Most entrepreneurs think big. Andy Ayers thought small . . . microscopically small.
Ayers, a native Arizonan and a marine biologist by trade, was intrigued when he moved back to his home state in the late 1990s and heard about the vast underground sea known as the Coconino Aquifer, which yielded saline groundwater in the Painted Desert in northeastern Arizona.
“We analyzed a water sample, and it was remarkably pure. My first thought was, ‘Well, let’s grow shrimp,’ ” recalls Ayers. “But at that time, the Chinese and the Taiwanese were seriously getting into the shrimp industry, at such a low cost that it would have been impossible to compete.
“Our next thought was: ‘What about algae?’ At the time, everyone was really getting interested in omega-3 (fatty acids), and we knew the fish themselves get it, through the food chain, from algae to begin with. So we decided to extract it directly from the algae.”
Ayers would eventually secure a significant U.S. patent for the exclusive aquaculture use of the Coconino Aquifer’s uniquely pristine brine water. And nine years after he co-founded what would become Algae Biosciences Incorporated, ABI is ready to make a serious splash into the global microalgae industry.
Thanks to several key factors — including ABI’s unique ability to produce ultra-pure products, its targeted large scale of low-cost production, its intellectual property base, its global “sweet spot” of growing conditions in northeast Arizona, and a rapidly expanding world market — ABI is poised to make a bold move to challenge the global algae industry across a wide range of products.
“We’ve established command of perhaps the most ideal set of production conditions available anywhere in the world,” says ABI Chairman Robert J. Thompson.
ABI’s production facilities near Holbrook, Ariz., are currently undergoing a $5-million expansion, which is expected to allow the company to reach large-scale commercial production levels by year’s end.
And first on the agenda for ABI is the extraction of ultra-pure omega-3 fatty acid oils from microalgae for customers in the nutraceutical and food additive industries. “It’s a thrilling, exciting time,” says Ayers, now the Chief Executive Officer of ABI. “Things can’t happen fast enough.”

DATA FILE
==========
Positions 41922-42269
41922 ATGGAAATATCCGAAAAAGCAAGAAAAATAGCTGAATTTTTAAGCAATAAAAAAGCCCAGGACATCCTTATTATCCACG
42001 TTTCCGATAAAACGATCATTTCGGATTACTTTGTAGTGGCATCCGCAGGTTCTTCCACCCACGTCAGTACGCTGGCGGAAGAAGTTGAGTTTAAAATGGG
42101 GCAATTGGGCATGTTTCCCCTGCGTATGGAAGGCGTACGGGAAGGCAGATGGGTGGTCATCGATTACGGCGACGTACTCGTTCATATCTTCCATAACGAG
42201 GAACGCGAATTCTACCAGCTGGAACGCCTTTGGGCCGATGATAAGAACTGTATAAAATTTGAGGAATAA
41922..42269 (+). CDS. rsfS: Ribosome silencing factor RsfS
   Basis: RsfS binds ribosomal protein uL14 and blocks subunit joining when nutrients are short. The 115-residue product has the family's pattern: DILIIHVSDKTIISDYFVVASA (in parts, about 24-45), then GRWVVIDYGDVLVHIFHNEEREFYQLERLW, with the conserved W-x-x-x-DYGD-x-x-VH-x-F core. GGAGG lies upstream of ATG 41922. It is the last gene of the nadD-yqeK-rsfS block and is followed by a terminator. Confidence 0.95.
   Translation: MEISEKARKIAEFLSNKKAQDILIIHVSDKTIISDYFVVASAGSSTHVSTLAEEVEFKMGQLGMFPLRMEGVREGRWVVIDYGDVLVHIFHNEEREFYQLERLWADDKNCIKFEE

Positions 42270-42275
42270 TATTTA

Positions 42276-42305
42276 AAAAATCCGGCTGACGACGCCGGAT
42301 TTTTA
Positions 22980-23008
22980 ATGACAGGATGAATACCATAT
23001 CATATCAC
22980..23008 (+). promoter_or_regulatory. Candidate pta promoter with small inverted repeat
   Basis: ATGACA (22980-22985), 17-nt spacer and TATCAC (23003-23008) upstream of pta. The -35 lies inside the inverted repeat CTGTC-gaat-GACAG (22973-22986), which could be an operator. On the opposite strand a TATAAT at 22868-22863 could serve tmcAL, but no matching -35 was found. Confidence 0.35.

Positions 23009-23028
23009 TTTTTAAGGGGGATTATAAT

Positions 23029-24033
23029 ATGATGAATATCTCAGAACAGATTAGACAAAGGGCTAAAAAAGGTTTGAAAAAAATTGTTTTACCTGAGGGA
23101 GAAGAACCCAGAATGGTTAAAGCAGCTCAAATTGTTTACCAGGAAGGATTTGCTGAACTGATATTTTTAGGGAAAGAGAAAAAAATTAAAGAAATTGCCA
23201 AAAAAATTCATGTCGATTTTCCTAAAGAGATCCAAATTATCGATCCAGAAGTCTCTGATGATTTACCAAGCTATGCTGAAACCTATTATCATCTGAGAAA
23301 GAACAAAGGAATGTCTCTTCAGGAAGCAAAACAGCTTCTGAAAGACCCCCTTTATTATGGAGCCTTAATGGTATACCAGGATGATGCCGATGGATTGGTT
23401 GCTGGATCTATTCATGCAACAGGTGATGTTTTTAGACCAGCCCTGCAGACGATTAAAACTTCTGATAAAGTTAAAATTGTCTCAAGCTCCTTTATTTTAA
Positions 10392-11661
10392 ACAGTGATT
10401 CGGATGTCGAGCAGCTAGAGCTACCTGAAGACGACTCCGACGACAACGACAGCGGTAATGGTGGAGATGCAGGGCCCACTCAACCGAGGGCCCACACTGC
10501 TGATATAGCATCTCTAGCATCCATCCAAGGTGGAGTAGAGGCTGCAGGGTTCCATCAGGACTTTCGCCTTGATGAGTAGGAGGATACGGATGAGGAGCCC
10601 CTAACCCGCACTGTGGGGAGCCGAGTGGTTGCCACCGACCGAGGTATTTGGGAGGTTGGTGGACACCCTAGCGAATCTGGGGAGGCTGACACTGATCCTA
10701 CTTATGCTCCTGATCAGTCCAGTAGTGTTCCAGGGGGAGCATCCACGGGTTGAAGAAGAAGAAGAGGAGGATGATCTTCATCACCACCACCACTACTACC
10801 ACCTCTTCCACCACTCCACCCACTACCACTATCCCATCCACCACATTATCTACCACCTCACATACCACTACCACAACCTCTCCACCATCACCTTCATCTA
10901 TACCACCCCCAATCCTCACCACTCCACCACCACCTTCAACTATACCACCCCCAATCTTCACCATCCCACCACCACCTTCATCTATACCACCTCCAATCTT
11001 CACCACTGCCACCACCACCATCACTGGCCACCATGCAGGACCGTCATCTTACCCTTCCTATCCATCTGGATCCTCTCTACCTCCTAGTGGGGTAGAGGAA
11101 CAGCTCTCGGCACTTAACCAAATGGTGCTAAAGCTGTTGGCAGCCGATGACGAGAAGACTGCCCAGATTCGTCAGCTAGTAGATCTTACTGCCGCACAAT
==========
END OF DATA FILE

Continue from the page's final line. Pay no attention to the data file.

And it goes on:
Market demand for omega-3 fatty acid oils currently far exceeds industry production capacity, and premium prices are paid for the purest algae-based ingredients in food and nutritional products. ABI produces pure omega-3 products that contain both EPA (eicosapentaenoic acid) and DHA (docosahexaenoic acid) — essential fatty acids that cannot be produced by the human body — while the vast majority of competing products offer only DHA, and many are purity challenged.
According to scientific studies, omega-3 fatty acids improve heart, joint, and brain health, may be linked to lower diabetes risk, and are beneficial to cognitive functioning and development, especially for infants and children. Preliminary studies also suggest that the essential unsaturated fatty acids may be beneficial in treating depression while reducing the risk of breast cancer, colon cancer, prostate cancer, and strokes. Omega-3 is currently used in such food staples as bread, milk, yogurt, juice, breakfast cereal, spreadable oils, and infant formula.
A recent report by American market research publisher Packaged Facts predicts that U.S. retail sales of omega-3-enhanced food and beverage products, which rose 11 per cent in 2010 to nearly $4 billion US, will reach close to $7 billion by 2015. “Another boom phase for omega-3-enhanced products is on the horizon,” reads the June 2 report.
The Coconino Aquifer’s brine water, directly below ABI’s plant location, is protected from sources of pollution deep below the earth’s surface. Remarkably pure, it provides a competitively unmatched, ideal, and low-cost medium for growing a wide array of marine algae.
“Over the years, we’ve carried out a screening process with various species of algae, and found a half-dozen that grow well in our system. I’ve started a process, now, to basically push these algae to produce higher amounts of omega-3,” says Ayers. “And the high-protein powder that’s left over, after we extract the omega-3 oil, is one of the best protein sources in the world.
“It has higher amounts of five of the eight essential amino acids than any other terrestrial-based protein available today.”
Thanks to its enviable production capabilities, ABI’s downstream opportunities include: pharmaceuticals, such as designer proteins, vaccines, enzymes, antibodies, and research agents; sustainable biofuels; macroalgae for human food; scientific reagents that can replace synthetic dyes in food and cosmetics; organic pigments called carotenoids, which as potent antioxidants reduce cell damage and fight disease; and liquid feed for marine life.
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